Impact of the Programs
The success of both programs has far surpassed initial expectations. Borrowers are quick to jump at the opportunity to “go green.” At Nova, we audit approximately 10,000 units of multifamily housing per month. Based on projects completed to date, our data shows the following average results:
- Property size: 272 units
- Age: 33 years
- Whole property projected cost savings for all measures: $125,600
- Projected % savings for energy: 28%
- Projected % savings for water: 25%
- Projected kWh reduction: 636,095
- Projected therms reduction: 20,413
- Projected gallons of water reduction: 3,450,333
Projected water savings at projects assessed by our team are already in the billions of gallons. Our hope is that, through Nova reports, building owners become aware of energy efficiency opportunities at their properties that go above and beyond qualifying for green financing programs.
Case Study #1
The project was an acquisition of a 470-unit apartment complex in Texas built in the early 1990s. The property has significant irrigation and high annual water consumption at 117 gallons per bedroom per day. The borrower elected to get a Fannie Mae-backed loan.
The energy audit resulted in recommendations that would achieve a combined 40% reduction in energy and a 26% reduction in water consumption.
The borrower elected to implement the following measures to achieve 25% water savings:
- Replace bath aerators with 0.5 gallon per minute (GPM) aerators
- Replace kitchen aerators with 1.0 GPM aerators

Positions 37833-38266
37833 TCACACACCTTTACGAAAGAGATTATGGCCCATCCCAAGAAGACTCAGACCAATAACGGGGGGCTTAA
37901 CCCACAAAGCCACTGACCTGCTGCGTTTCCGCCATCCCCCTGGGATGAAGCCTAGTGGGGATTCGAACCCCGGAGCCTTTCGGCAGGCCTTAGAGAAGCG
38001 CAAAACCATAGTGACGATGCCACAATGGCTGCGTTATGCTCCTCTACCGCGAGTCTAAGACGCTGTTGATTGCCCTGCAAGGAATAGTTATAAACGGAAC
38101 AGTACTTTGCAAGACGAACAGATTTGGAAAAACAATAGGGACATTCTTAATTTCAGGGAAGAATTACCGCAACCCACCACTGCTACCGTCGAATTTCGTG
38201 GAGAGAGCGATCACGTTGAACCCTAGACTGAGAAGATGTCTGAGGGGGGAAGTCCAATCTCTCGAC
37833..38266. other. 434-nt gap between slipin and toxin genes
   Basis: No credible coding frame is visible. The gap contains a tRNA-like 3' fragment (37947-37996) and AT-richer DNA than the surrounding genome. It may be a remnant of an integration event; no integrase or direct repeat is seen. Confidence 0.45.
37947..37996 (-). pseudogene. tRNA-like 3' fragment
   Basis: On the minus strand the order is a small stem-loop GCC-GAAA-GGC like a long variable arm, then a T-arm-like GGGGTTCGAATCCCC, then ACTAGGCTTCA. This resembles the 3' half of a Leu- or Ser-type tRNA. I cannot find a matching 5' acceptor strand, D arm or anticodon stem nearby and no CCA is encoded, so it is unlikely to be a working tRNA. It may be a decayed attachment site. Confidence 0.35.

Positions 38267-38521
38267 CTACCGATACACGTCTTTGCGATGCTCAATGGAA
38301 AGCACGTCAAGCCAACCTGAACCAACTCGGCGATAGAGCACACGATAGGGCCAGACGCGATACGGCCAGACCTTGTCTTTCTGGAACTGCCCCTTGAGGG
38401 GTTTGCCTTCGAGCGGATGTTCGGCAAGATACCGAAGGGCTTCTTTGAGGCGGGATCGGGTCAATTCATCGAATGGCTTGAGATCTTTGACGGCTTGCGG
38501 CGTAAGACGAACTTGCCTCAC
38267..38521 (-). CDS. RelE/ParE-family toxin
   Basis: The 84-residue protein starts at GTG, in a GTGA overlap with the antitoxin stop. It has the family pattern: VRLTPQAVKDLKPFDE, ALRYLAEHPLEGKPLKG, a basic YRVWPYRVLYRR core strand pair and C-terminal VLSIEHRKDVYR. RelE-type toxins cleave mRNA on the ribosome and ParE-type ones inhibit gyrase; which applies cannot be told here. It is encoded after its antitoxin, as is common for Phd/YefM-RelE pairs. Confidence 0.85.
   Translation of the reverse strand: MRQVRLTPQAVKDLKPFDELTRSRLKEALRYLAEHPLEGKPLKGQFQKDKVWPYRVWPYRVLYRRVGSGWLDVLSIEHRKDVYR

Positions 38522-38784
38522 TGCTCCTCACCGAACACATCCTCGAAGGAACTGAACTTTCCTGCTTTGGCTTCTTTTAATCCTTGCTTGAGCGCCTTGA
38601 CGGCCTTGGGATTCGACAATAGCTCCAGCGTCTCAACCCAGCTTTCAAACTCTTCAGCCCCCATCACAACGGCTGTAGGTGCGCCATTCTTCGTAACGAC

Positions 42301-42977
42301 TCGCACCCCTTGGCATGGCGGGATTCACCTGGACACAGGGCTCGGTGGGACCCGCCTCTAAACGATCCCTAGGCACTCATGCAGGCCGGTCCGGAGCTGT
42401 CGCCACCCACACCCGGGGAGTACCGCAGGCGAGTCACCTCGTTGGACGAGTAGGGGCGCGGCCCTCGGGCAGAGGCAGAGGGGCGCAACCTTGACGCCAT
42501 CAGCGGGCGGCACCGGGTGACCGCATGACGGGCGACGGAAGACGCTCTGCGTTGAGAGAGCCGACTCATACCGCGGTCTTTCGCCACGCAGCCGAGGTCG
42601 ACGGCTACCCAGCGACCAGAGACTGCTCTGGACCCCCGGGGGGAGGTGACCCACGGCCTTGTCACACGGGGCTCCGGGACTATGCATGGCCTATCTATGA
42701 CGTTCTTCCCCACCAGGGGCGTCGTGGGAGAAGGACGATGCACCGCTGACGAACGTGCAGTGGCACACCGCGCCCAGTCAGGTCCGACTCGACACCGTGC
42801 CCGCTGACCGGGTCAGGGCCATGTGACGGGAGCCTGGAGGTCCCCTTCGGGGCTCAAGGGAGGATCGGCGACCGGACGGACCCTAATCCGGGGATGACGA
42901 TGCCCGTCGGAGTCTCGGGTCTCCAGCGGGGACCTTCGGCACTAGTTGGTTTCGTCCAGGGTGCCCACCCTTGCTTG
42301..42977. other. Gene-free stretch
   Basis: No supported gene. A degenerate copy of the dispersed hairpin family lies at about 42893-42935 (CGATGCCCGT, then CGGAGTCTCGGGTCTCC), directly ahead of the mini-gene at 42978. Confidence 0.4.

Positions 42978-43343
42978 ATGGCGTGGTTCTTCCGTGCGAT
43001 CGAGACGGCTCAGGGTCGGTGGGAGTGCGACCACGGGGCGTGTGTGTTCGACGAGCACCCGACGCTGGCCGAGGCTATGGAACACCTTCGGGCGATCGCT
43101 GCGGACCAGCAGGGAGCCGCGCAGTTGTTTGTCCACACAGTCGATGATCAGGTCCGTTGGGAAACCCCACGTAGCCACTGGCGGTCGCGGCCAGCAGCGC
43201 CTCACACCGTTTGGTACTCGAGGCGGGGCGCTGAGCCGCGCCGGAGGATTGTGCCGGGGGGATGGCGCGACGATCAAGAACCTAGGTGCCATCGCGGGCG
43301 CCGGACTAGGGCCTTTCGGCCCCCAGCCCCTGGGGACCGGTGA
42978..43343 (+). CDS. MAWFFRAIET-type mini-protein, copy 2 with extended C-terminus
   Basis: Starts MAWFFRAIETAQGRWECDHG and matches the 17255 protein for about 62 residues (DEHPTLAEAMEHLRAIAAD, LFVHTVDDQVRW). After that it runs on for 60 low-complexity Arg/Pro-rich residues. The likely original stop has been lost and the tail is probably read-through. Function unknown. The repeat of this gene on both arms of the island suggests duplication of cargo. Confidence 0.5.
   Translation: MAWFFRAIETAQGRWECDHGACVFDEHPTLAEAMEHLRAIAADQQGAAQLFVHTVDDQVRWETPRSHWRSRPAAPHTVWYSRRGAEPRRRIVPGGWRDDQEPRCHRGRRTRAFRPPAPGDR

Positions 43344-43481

- Replace showerheads with a 1.5 GPM model
- Replace toilets, most of which were old 3.0 gallon per flush (GPF) models, with a 1.28 GPF model
- Reduce irrigation consumption by 17%
- Total cost: $205,000
- Cost per unit: $436
- Annual projected owner cost savings: $20,323
- Annual projected tenant cost savings: $72,528
- Projected % water reduction: 26%
Case Study #2
The project was an acquisition of a 157-unit property in Florida built in 1961. The property has some irrigation and uses 75 gallons of water per bedroom per day. The borrower elected to finance with a Freddie Mac loan.
The energy audit resulted in recommendations that would achieve a combined 64% reduction in owner-paid energy and a 39% reduction in whole property water.
The borrower elected to implement the following measures to achieve 25% energy savings:
- Common area and exterior lighting retrofit
- Variable-frequency drive (VFD) pump for swimming pool
- Total cost: $20,859
- Total cost per unit: $133
- Annual projected cost savings for all measures selected: $9,111
- Projected % owner-paid energy reduction: 31%
Energy Efficiency Group